Resectoscopic Treatment of Atypical Endometrial Polyps in Fertile Women
Atypical Endometrial Polyps
Atypical Endometrial Hyperplasia
Device: Levonorgestrel intrauterine device (IUD)
|Study Design:||Allocation: Randomized
Endpoint Classification: Safety/Efficacy Study
Intervention Model: Parallel Assignment
Masking: Open Label
Primary Purpose: Treatment
|Official Title:||Operational Hysteroscopy Versus Traditional Surgery: Costs and Health Benefits|
- Efficacy and prognosis of hysteroscopic resection of atypical polyps in terms of appearance of endometrial cancer or recurrence of atypical endometrial lesions [ Time Frame: Five years ] [ Designated as safety issue: Yes ]
- Recurrence rate of polyp in the two groups [ Time Frame: Five years ] [ Designated as safety issue: Yes ]
|Study Start Date:||January 1999|
|Study Completion Date:||March 2007|
|Primary Completion Date:||March 2007 (Final data collection date for primary outcome measure)|
|Experimental: Hysteroscopic resection plus IUD||Device: Levonorgestrel intrauterine device (IUD)|
|No Intervention: Hysteroscopic resection without IUD|
The introduction of hysteroscopy in clinical practice changed significantly our knowledge of uterine cavity, but did not stimulate the start of big studies with aim to evaluate the feasibility of conservative treatments for better defined diseases as endometrial polyp. The use of curettage(D&C) has led the gynecologists to consider diffuse atypical endometrial hyperplasia and atypical polyp as the same disease. The treatment of these precancerous lesions recommended by scientific societies is aggressive (hysterectomy). Surprisingly, regarding hysterectomy we did not observe management modifications after the introduction of endoscopic techniques, as happened in other surgical disciplines.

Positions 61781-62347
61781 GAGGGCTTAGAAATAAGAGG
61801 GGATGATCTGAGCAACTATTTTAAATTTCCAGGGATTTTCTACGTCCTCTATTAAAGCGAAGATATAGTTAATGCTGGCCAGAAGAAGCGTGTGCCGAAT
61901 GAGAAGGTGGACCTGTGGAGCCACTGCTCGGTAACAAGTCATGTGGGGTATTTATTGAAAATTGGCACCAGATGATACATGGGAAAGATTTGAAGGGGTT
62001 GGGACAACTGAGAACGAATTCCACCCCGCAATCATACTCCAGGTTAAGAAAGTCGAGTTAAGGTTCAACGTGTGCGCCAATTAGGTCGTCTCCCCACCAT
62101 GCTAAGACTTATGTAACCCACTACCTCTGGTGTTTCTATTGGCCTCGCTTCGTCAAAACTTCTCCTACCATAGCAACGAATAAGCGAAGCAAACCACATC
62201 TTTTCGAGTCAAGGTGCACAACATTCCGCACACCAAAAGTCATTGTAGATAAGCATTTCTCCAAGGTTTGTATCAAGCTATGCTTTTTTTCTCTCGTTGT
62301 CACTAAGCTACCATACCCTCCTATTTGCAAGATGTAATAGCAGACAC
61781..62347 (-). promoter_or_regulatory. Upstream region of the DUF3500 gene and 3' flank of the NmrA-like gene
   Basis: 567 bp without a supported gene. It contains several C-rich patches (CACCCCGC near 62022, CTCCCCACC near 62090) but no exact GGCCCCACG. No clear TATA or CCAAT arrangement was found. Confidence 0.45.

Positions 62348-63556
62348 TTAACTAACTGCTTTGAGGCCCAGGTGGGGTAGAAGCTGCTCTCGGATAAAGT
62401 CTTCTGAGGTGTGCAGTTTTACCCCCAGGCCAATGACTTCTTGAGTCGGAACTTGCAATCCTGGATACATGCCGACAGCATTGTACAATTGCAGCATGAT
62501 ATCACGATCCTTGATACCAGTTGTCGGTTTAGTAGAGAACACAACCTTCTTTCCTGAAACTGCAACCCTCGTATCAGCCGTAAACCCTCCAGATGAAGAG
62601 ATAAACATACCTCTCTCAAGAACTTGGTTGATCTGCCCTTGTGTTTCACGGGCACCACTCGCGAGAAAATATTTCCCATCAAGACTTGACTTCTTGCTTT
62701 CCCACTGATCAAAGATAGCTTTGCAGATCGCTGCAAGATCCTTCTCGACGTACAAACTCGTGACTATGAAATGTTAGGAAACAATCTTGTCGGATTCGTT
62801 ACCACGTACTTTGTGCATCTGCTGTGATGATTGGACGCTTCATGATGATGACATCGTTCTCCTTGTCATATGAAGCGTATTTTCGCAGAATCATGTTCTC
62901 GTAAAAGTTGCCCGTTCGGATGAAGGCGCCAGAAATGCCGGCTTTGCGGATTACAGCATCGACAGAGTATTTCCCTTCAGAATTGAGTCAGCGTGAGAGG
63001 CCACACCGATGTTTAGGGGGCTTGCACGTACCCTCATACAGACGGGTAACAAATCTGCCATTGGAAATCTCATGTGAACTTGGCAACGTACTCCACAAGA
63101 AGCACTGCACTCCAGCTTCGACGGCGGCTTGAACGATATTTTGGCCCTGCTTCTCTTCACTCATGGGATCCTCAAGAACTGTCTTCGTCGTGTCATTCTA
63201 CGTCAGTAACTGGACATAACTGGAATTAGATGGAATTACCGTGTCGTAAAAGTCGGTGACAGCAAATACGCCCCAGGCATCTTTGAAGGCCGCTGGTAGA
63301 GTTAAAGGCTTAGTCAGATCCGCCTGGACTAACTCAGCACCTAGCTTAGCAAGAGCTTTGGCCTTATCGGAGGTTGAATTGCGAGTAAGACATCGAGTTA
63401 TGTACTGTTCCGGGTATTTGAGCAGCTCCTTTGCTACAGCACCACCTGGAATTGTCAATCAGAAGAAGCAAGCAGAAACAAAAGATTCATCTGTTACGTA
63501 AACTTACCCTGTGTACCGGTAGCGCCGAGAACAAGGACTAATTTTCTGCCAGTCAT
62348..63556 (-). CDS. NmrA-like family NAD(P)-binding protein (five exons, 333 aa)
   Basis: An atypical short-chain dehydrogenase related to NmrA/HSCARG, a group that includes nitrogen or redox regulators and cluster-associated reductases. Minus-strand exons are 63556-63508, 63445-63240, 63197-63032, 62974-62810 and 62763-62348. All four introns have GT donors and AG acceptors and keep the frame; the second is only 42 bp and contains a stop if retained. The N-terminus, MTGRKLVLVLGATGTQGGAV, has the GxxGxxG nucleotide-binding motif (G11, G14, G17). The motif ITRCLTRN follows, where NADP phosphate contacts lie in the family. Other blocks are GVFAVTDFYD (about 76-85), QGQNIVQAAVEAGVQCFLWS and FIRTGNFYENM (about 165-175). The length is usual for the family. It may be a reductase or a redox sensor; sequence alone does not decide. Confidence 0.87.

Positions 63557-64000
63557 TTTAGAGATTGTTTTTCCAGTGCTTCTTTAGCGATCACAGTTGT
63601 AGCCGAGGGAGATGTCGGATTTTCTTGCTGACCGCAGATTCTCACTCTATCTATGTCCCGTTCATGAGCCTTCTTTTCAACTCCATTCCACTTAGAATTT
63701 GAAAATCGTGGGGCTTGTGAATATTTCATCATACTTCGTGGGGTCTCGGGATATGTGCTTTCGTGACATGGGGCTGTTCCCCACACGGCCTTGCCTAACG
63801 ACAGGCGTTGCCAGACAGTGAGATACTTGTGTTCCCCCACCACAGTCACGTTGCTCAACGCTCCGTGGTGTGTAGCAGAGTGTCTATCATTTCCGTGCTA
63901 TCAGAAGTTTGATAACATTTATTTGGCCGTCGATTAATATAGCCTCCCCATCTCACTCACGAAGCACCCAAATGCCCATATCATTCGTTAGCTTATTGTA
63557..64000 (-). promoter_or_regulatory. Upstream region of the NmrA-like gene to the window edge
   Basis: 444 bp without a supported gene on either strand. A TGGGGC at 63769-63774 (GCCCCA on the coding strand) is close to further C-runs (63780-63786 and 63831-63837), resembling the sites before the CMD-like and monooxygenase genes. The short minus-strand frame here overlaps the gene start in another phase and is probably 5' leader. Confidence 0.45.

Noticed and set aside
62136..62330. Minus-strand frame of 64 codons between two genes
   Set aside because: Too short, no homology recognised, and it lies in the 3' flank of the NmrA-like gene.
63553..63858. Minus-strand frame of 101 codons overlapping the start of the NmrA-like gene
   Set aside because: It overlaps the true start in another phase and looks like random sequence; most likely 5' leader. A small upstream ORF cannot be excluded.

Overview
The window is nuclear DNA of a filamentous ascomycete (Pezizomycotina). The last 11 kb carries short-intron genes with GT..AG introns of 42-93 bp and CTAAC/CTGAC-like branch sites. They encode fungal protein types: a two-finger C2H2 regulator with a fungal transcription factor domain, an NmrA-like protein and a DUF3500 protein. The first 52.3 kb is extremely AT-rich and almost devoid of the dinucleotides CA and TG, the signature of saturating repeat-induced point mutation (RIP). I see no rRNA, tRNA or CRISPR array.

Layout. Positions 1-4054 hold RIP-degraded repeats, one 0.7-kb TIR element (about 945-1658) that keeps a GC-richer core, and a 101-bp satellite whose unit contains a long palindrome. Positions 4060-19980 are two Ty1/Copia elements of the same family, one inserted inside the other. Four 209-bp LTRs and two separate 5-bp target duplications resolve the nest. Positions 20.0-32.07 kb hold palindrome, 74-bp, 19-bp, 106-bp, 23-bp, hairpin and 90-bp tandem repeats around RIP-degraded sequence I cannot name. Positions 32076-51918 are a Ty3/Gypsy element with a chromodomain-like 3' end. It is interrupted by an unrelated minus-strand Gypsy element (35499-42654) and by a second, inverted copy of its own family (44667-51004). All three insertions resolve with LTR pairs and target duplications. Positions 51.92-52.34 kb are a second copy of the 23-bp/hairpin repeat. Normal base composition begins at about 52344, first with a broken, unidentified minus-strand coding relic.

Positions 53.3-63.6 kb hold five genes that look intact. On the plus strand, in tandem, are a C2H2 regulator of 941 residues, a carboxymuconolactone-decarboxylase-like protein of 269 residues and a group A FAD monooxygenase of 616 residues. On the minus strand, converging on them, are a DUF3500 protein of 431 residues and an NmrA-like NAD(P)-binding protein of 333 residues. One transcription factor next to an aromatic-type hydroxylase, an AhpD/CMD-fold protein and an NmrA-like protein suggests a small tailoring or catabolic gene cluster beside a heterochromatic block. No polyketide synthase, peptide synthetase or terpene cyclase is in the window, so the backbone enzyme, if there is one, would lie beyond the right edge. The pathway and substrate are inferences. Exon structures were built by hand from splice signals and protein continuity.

To evaluate costs and health benefits of operational hysteroscopy we started in our Institute a study protocol in 1998. In a first trial we studied a conservative treatment of postmenopausal woman with high anesthesiologic risk who had endometrial polyps with atypia and no involvement of the base (Scrimin F. Am J Obstet Gynecol 2006;195:1328-30).
The good initial results and the request of conservative treatments by some women, desiring pregnancies, encouraged us to start this preliminary trial to evaluate the long-term efficacy and prognosis of hysteroscopic resection and coagulation of the base of endometrial polyps with focal atypia in a little sample of fertile women. Other studies suggest progestin treatment of well differentiated carcinoma in young women who desired to preserve their fertility. There is no evidence of a correlation between the tendency to develop endometrial polyps and the risk of endometrial carcinoma. The risk of malignant degeneration of endometrial polyps is not well known, but seems to range between 0.5% and 6%. On this background, we decided to study in the same population of fertile women and with a quasi-randomised design the possible additional effect of levonorgestrel-releasing intrauterine device (LNG-IUD).
Comparison: women assigned to odd numbers underwent polyp resection and endometrial surveillance with insertion of levonorgestrel intrauterine system (IUD group), women assigned to even numbers underwent polyp resection and endometrial surveillance without insertion of levonorgestrel intrauterine system (no IUD or control group).
Please refer to this study by its ClinicalTrials.gov identifier: NCT00490087
|Institute of Child Health, IRCCS Burlo Garofolo|
|Trieste, Friuli Venezia Giulia, Italy, 34137|
|Principal Investigator:||Federica Scrimin, MD||Institute of Child Health IRCCS Burlo Garofolo, Trieste, Italy|